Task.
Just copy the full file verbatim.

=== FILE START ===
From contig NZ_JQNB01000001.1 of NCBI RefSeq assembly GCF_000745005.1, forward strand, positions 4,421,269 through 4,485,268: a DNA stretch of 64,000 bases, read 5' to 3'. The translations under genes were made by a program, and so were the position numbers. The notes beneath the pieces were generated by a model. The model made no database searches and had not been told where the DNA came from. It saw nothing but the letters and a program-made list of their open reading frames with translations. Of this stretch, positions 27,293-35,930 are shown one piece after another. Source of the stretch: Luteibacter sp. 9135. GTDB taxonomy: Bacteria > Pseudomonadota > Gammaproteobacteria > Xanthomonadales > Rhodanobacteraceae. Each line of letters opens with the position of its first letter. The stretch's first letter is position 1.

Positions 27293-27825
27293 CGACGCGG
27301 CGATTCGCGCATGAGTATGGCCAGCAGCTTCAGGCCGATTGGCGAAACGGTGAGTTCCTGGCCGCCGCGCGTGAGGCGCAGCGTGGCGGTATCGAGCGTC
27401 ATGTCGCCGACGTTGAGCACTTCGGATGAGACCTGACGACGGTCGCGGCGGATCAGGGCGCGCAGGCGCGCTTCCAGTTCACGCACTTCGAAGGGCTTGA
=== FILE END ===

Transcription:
From contig NZ_JQNB01000001.1 of NCBI RefSeq assembly GCF_000745005.1, forward strand, positions 4,421,269 through 4,485,268: a DNA stretch of 64,000 bases, read 5' to 3'. The translations under genes were made by a program, and so were the position numbers. The notes beneath the pieces were generated by a model. The model made no database searches and had not been told where the DNA came from. It saw nothing but the letters and a program-made list of their open reading frames with translations. Of this stretch, positions 27,293-35,930 are shown one piece after another. Source of the stretch: Luteibacter sp. 9135. GTDB taxonomy: Bacteria > Pseudomonadota > Gammaproteobacteria > Xanthomonadales > Rhodanobacteraceae. Each line of letters opens with the position of its first letter. The stretch's first letter is position 1.

Positions 27293-27825
27293 CGACGCGG
27301 CGATTCGCGCATGAGTATGGCCAGCAGCTTCAGGCCGATTGGCGAAACGGTGAGTTCCTGGCCGCCGCGCGTGAGGCGCAGCGTGGCGGTATCGAGCGTC
27401 ATGTCGCCGACGTTGAGCACTTCGGATGAGACCTGACGACGGTCGCGGCGGATCAGGGCGCGCAGGCGCGCTTCCAGTTCACGCACTTCGAAGGGCTTGA